Posts Tagged ‘Christ’

Christmas in a Divided Bethlehem

December 29, 2008

On Monday, December 15, Palestinian children gathered around a Christmas tree next to the Church of the Nativity.  Just days before Christmas, these men, women, and children gathered in Bethlehem to celebrate the birth of Jesus.  Though the Christmas tree was a 32-foot high cypress rather than a pine, and though the carols were in another tongue, surely few other Christmas celebrations were as authentic and true to the source on that Monday evening. (Israel News Agency)

Wall in Jesus Hometown

Wall in Jesus' Hometown

This little town of Bethlehem is as divided now as it was some 2000 years ago when Jesus was born in a manger bed.  Back then there were zealots and Samaritans, Pharisees and Sadducees, Romans and Greeks; today there are Palestinians and Israelis, Jews and Sunnis and Shiites and Christians.  Mayor Victor Batarseh spoke at the lighting of the Bethlehem Christmas tree, hoping that “…the star that led the three wise men to Bethlehem will lead the great powers and brighten their way toward genuine peace.” Closer to home, a wall is being built between North and Mesoamerica as I write this, cutting through the heart of El Paso, Brownsville, and San Diego.  Around the world, walls are being built between nations even as globalization frees up fungible goods.  We are fast approaching a time when goods can travel across national boundaries but people cannot leave their homes, when products possess more rights than people and exports are more respected than immigrants. Martin Luther King, Jr. saw it coming when he said our science “…made of this world a neighborhood and yet…we have not had the ethical commitment to make of it a brotherhood.

It is abundantly clear this Christmas that the modern concept of nation-states, barely more than a hundred years old, creates refugees, suppresses the movement of people, and too often aids in genocide.  From the 1915 Armenian genocide in Turkey to the Holocaust in Europe to the more recent massacres in Darfur and Somalia, nation states have served as walls insulating totalitarian governments and stifling the cries of suffering people.  Refugees, once able to flee persecution by simple migration, now must jump through elaborate hoops and campaign their merits to successfully emigrate to a safe country where they are too frequently welcomed with xenophobia and nativism, even in this Nativity season.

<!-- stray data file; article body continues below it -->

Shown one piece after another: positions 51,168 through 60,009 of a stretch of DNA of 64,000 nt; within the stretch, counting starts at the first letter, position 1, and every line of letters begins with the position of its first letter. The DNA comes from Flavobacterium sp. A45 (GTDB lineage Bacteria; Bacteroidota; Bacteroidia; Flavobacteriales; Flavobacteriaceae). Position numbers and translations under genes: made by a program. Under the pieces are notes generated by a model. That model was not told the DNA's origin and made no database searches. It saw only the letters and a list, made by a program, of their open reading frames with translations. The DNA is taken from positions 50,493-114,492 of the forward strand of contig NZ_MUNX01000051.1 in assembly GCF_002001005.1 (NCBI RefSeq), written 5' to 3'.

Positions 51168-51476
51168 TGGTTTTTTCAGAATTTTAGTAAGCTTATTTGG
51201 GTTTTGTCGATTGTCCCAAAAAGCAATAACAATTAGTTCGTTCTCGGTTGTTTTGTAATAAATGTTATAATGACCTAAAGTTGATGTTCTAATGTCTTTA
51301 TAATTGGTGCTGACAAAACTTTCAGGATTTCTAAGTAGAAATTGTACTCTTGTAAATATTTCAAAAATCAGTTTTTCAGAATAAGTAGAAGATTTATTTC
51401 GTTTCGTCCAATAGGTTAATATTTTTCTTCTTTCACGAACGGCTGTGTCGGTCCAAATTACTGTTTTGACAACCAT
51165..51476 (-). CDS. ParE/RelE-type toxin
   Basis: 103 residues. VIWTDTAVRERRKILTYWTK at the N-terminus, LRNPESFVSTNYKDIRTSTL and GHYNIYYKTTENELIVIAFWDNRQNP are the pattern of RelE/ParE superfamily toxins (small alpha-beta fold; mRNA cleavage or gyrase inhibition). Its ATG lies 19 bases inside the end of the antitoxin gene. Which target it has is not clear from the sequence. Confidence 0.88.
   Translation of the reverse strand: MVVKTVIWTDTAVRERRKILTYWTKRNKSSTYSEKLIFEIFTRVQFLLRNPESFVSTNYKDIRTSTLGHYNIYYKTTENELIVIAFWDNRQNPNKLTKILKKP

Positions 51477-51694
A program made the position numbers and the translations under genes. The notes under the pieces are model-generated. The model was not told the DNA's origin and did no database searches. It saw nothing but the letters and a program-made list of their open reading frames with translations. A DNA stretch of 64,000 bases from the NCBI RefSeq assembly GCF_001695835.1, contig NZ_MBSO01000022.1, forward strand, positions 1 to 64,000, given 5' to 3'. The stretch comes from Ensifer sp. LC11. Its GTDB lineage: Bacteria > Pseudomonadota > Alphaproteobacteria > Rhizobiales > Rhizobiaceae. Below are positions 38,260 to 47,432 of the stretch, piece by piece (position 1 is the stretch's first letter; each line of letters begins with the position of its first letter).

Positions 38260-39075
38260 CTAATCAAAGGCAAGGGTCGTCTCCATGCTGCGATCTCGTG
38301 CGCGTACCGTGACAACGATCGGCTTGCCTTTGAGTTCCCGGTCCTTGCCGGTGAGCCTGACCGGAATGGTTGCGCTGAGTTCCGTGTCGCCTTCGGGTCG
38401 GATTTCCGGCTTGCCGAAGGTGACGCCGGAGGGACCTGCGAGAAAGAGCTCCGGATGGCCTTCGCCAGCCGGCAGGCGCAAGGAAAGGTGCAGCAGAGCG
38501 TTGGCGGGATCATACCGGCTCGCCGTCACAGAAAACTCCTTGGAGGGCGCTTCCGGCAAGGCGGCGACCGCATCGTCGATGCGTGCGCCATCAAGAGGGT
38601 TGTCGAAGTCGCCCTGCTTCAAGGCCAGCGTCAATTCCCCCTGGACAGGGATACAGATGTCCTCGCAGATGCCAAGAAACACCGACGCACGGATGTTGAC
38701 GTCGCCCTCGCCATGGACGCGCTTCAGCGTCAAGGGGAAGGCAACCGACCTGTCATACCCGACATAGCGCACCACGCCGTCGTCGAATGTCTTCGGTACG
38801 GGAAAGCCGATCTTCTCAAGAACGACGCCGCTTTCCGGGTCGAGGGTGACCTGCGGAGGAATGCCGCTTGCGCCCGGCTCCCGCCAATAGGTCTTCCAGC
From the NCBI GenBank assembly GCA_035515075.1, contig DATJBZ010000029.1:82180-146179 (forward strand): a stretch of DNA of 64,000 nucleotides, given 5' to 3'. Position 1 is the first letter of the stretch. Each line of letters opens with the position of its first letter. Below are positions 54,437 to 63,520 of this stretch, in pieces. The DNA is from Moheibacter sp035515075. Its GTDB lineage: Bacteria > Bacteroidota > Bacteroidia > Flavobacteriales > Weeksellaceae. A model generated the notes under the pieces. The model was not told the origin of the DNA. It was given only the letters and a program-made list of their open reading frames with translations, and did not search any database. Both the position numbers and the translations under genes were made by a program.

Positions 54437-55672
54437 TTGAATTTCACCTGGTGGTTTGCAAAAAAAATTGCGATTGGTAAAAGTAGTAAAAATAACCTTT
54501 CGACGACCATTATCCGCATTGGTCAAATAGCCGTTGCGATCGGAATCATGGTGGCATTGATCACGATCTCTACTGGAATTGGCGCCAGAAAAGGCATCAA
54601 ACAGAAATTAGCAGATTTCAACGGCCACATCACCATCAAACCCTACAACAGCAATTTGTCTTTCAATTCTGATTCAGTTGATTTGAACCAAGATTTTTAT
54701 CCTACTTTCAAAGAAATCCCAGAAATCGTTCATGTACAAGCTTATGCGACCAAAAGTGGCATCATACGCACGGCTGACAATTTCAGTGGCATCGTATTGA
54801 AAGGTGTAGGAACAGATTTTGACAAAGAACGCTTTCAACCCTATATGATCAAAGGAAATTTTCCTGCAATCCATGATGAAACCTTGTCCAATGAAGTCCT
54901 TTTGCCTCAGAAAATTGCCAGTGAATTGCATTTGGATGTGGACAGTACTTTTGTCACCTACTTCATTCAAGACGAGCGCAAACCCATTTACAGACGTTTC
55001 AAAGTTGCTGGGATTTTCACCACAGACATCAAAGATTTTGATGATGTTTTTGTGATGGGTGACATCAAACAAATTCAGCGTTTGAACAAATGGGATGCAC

While it is fruitless and perhaps not even desirable to speak of abolishing nation-states, this holiday season must remind us that division, wherever it occurs, makes us somehow less than we truly are. As Dr. King believed “…whatever affects one directly affects all indirectly. For some strange reason I can never be what I ought to be until you are what you ought to be. And you can never be what you ought to be until I am what I ought to be. This is the way God’s universe is made; this is the way it is structured.”

On December 27, Israel bombed the Gaza strip, killing at least 205 Palestinians.  In protest of the air strike, the Christmas tree in Bethlehem was doused, though it normally remains lit until the Orthodox Nativity celebrations in January. (Middle East Times)

In this holiday season of Ramadan, Hannukah, Christmas, and the Chinese New Year, Colossians 3:11 rings truer than ever –
Here there is no Greek or Jew, circumcised or uncircumcised, barbarian, Scythian, slave or free, but Christ is all, and is in all.” May we realize the truth in Dr. King’s words, that we are all “tied together in a single garment of destiny, caught in an inescapable network of mutuality.”  A wall, be it in Bethlehem or Brownsville or in human hearts, denies that very unity all children of God share, the same unity Christ came to preach 2000 years ago.  Let us not forget.

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Insider, Outsider – Is that the question?

March 31, 2008
No Border Wall Walk- Day 8

During the No Border Wall Walk this part March 8-16, thousands of people honked encouragement as we walked 126 miles from Roma to Brownsville. Thousands of people smiled, dozens of people generously donated food and drinks for us, and scores of churches supported our efforts.